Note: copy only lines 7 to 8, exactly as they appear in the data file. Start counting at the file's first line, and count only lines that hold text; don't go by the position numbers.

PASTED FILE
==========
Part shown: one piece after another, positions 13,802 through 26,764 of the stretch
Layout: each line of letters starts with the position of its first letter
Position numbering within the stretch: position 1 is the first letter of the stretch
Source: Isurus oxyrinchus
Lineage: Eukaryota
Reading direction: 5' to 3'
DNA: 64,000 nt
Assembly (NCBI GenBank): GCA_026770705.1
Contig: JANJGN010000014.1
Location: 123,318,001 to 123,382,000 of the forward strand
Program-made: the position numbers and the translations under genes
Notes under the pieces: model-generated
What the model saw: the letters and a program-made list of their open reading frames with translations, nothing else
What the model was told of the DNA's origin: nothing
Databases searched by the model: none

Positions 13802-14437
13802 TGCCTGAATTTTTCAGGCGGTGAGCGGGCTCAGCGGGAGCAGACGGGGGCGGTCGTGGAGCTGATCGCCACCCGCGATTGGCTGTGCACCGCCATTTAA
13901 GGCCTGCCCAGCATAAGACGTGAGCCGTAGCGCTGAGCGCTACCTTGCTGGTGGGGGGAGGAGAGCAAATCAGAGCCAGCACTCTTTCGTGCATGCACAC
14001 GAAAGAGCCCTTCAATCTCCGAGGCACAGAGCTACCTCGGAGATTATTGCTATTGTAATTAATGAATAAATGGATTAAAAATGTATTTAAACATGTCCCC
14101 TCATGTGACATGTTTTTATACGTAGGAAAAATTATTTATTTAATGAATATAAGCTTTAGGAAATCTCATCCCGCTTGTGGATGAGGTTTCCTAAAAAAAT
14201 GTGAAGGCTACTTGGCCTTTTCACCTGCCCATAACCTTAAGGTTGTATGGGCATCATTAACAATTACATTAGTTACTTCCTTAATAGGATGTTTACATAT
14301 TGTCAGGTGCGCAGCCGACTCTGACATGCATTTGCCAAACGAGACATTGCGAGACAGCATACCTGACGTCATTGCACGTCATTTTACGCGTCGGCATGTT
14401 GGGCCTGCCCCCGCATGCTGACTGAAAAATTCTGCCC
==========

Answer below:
DNA: 64,000 nt
Assembly (NCBI GenBank): GCA_026770705.1